If you have Medicaid coverage, you have the right to a fair hearing before a state agency if your request for services is turned down or is not acted upon within a reasonable timeframe. If you belong to a Medicaid-participating managed care plan, you have the right to internally appeal a plan action, such as when your Medicaid plan refuses to pay for a healthcare service or reduces the amount of care they will authorize for you. Additionally, you may file an internal grievance for other types of problems with your Medicaid plan, such as poor quality care. You may also go to federal court by filing suit against the state Medicaid program.

Understand your coverage for experimental therapies and clinical trials.
Sometimes an insurer will deny coverage for care they say is experimental. Insurers generally regard drugs, devices, and courses of treatment still under study as experimental. In other cases, some people may want to enroll in a clinical trial. A cancer clinical trial is a study designed to compare the efficacy of a particular drug with the standard method of treatment. Medicare and some state laws now mandate coverage for routine patient costs associated with cancer clinical trials, and beginning in 2014, all group health plans and individual policies will be required to cover these costs. If your plan denies coverage for care related to a clinical trial, appeal the denial, following the external review procedures outlined in this article.

Know where to turn for more information.
It’s always best to ask your insurance company or your employer for help answering your questions or solving your insurance problems. If this doesn’t work, though, there are other resources.

Most states now have Consumer Assistance Programs, or CAPs, to help you with your problems related to private health insurance. Your state CAP can help you answer your insurance questions, find coverage options, and appeal denied health insurance claims in any kind of private health insurance – whether a policy you purchased on your own or coverage provided through an employer. For a list of state CAPs, see healthcare.gov/law/features/rights/consumer-assistance-program.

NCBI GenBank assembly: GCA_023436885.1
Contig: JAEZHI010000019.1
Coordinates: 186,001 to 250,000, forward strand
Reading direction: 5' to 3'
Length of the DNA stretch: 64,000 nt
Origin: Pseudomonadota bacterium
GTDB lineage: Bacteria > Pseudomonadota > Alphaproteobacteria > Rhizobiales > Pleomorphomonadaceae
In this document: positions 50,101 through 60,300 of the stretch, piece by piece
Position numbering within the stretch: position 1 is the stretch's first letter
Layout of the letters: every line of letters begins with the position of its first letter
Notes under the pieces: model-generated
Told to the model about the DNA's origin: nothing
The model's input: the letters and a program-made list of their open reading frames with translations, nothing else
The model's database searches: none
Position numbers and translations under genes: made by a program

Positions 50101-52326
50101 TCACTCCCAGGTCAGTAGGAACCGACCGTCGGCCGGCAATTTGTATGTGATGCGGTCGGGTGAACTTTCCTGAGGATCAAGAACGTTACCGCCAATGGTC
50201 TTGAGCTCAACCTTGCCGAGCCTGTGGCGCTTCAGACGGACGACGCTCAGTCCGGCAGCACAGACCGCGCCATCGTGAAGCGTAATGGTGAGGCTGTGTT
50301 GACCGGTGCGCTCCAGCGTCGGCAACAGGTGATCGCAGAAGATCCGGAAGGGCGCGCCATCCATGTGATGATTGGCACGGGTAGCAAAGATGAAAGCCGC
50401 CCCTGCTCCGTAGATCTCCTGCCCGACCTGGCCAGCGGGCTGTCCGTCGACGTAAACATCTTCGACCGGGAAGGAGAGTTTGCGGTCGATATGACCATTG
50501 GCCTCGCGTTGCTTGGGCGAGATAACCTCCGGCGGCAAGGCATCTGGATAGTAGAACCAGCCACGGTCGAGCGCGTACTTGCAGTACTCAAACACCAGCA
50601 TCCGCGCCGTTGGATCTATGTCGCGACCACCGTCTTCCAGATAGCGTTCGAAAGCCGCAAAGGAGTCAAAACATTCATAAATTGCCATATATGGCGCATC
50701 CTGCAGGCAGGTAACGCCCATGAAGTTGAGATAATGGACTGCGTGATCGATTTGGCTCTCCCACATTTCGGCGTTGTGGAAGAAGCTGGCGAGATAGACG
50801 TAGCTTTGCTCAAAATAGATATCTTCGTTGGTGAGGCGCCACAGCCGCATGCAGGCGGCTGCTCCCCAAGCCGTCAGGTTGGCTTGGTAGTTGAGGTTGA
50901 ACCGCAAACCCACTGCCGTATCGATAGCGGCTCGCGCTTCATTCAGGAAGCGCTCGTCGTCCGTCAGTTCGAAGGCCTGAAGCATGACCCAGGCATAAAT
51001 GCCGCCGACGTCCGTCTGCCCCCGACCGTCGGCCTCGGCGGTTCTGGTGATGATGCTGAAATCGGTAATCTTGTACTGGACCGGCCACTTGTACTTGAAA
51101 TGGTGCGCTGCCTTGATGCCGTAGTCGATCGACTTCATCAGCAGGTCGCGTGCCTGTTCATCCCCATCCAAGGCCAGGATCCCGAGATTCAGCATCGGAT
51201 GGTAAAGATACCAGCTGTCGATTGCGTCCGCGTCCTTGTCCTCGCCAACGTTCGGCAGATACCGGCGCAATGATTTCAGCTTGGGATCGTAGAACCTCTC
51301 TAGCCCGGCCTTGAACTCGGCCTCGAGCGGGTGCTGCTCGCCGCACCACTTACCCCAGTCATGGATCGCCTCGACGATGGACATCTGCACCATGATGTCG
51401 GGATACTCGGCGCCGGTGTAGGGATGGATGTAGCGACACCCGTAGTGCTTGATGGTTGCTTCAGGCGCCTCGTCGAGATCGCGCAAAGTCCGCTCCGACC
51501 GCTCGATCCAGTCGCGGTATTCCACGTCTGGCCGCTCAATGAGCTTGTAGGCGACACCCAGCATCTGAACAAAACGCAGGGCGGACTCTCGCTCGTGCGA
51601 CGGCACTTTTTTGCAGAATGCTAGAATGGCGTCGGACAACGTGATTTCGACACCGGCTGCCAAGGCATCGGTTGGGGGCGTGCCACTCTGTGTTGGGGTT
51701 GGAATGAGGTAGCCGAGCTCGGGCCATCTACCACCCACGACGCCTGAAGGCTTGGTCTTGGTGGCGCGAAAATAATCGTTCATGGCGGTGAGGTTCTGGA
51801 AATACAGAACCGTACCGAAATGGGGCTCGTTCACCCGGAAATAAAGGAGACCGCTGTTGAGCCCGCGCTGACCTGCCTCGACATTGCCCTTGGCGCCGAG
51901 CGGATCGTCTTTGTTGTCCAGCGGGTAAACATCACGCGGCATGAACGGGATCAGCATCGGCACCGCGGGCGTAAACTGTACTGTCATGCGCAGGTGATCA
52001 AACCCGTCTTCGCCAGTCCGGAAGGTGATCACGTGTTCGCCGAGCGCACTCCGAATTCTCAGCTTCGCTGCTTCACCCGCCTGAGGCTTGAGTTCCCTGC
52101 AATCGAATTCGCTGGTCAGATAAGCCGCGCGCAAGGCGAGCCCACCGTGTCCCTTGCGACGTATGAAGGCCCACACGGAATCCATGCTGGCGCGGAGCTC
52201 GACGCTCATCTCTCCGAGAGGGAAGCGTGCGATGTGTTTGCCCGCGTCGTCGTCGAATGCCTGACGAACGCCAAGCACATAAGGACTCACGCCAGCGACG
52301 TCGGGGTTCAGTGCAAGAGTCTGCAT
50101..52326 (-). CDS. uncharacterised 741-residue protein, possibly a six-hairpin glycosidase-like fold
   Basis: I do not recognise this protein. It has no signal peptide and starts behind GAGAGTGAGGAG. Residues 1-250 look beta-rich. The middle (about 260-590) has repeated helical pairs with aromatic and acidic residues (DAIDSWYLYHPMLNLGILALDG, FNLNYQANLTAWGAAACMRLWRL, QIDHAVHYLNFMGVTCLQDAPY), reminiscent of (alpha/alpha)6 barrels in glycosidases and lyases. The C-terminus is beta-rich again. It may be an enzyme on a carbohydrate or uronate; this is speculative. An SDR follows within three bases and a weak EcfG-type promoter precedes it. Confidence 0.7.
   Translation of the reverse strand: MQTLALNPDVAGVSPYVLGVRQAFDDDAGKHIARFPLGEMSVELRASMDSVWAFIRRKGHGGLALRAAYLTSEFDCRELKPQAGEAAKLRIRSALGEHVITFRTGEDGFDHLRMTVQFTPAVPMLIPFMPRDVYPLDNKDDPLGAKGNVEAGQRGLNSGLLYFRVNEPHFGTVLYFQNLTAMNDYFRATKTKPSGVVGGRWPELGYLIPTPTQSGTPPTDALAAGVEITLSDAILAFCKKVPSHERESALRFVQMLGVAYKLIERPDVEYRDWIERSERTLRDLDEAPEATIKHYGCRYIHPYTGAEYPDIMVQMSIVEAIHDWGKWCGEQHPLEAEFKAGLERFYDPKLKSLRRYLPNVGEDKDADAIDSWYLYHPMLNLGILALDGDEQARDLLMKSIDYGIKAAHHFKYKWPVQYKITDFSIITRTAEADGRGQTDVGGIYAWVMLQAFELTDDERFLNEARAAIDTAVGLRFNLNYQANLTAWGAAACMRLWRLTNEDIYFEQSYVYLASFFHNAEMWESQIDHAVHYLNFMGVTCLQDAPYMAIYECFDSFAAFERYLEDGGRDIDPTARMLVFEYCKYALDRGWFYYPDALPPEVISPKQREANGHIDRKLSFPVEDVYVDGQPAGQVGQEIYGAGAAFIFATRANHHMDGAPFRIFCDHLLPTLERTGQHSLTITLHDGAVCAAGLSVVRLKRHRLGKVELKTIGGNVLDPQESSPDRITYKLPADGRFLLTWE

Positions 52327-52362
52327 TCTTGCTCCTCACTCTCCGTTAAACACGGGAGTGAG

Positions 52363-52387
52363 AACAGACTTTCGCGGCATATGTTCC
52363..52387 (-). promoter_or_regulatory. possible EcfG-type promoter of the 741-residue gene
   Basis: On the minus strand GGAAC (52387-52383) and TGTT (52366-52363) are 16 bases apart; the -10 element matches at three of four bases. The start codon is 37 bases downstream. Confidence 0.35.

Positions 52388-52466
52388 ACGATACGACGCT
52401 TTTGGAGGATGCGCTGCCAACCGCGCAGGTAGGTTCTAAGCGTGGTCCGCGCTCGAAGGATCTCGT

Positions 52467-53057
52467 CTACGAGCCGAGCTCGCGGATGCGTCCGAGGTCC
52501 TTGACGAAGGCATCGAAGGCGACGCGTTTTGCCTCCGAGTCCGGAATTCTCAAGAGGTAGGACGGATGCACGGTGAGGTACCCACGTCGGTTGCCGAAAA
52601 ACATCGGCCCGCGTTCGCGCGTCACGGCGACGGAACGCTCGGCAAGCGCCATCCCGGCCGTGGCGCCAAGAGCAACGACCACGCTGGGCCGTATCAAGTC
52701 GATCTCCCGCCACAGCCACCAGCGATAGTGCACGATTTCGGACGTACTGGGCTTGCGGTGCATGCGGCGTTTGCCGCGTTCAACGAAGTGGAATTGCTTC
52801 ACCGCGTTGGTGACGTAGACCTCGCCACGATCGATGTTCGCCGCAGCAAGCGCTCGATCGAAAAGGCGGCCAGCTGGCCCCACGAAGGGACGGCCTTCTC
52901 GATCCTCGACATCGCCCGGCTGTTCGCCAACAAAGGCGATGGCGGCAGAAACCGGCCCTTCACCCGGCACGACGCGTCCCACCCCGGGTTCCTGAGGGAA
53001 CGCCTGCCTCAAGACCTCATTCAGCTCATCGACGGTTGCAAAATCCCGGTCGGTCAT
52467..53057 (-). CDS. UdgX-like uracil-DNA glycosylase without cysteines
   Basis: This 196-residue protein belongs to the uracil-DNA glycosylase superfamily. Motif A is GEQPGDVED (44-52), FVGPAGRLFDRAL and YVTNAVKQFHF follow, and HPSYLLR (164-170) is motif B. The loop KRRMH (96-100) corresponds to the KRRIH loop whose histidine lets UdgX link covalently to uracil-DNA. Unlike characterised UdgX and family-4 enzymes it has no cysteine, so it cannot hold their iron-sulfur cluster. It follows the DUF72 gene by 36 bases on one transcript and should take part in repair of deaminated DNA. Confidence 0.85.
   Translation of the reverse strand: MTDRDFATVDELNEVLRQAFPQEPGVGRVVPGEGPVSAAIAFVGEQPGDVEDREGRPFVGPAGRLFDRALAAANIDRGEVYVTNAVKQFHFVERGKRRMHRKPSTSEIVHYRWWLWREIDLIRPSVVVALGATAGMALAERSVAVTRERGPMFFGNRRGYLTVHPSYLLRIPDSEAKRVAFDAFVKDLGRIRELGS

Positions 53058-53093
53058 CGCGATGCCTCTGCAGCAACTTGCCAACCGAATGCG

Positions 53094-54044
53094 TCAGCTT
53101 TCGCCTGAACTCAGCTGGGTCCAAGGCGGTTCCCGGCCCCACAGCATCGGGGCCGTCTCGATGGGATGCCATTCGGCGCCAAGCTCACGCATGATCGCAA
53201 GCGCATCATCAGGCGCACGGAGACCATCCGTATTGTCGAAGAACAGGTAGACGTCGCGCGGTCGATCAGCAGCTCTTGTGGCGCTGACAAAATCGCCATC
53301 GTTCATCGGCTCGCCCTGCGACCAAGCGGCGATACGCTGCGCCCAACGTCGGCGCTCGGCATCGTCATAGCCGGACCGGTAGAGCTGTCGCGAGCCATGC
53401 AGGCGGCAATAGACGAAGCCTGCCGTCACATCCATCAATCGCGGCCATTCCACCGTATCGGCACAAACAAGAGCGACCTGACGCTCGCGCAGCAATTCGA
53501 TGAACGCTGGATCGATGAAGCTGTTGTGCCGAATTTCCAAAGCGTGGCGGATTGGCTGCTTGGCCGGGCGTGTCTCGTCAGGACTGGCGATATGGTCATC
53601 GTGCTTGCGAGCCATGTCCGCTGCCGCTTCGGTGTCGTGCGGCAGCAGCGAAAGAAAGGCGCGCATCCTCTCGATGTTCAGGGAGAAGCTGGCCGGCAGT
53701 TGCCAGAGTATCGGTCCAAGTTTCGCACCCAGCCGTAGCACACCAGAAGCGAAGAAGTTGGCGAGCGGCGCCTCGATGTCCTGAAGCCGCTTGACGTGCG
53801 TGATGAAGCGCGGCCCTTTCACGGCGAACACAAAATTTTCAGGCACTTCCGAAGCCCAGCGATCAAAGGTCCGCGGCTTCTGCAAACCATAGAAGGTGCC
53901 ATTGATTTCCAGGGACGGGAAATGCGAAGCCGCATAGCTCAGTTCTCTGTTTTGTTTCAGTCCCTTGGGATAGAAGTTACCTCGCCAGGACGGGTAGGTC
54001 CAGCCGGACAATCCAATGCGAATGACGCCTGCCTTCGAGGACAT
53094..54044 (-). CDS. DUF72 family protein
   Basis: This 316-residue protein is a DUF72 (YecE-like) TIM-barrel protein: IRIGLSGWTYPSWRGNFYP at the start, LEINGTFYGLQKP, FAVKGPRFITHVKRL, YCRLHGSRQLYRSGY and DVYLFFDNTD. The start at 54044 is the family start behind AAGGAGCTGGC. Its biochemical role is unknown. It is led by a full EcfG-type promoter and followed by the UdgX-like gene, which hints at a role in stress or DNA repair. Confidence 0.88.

Your state insurance commissioner can also be an important resource. They can help you understand state laws and programs and direct you to other sources of assistance. They also can help you figure out whether your plan is one that they regulate.

The United States Department of Labor Employee Benefits Security Administration (EBSA) regulates group health plans sponsored by employers in the private sector. EBSA’s website and publications provide important information about protecting personal rights to healthcare coverage. Visit dol.gov/ebsa/hbec.html or call EBSA’s Employee and Employer Hotline at (866) 444-3272 for free copies of their consumer health publications.

EBSA also makes available a wealth of information on the Affordable Care Act, with particular emphasis on issues that fall within the Department of Labor’s jurisdiction. Many of their materials are more technical than consumer-oriented. You can find these materials at dol.gov/ebsa/consumer_info_health.html.

The Centers for Medicare & Medicaid Services (CMS) of the U.S. Department of Health and Human Services regulates HIPAA and COBRA compliance by group health plans sponsored by state and local governments. In addition, it runs the Medicare program, partners with the states on the Medicaid program, and provides federal oversight and guidance on the insurance reforms and insurance exchanges included in the Affordable Care Act. For more information, contact CMS at (877) 267-2323 or visit cms.gov.

Your State Health Insurance Assistance Program, or SHIP, can also help you with questions about Medicare, Medicare Advantage, and Medigap coverage. You can find contact information for your state’s SHIP program at ShipTalk.org.

For very complicated problems, you may need to consult a lawyer or another expert for professional advice and help. Or you may want to ask a friend to help you make some of these calls, gather information, and keep track of the paperwork. If a professional is needed, however, make sure he or she has expertise in health insurance (not all lawyers or accountants do). Health insurance can be complicated and frustrating, but you are not alone. Be persistent and take advantage of the help that is available for you.

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Reprinted with permission from What Cancer Survivors Need to Know About Health Insurance, seventh edition, a publication of the National Coalition for Cancer Survivorship, copyright © 2012 by the National Coalition for Cancer Survivorship, canceradvocacy.org.

This article was published in Coping® with Cancer magazine, March/April 2013.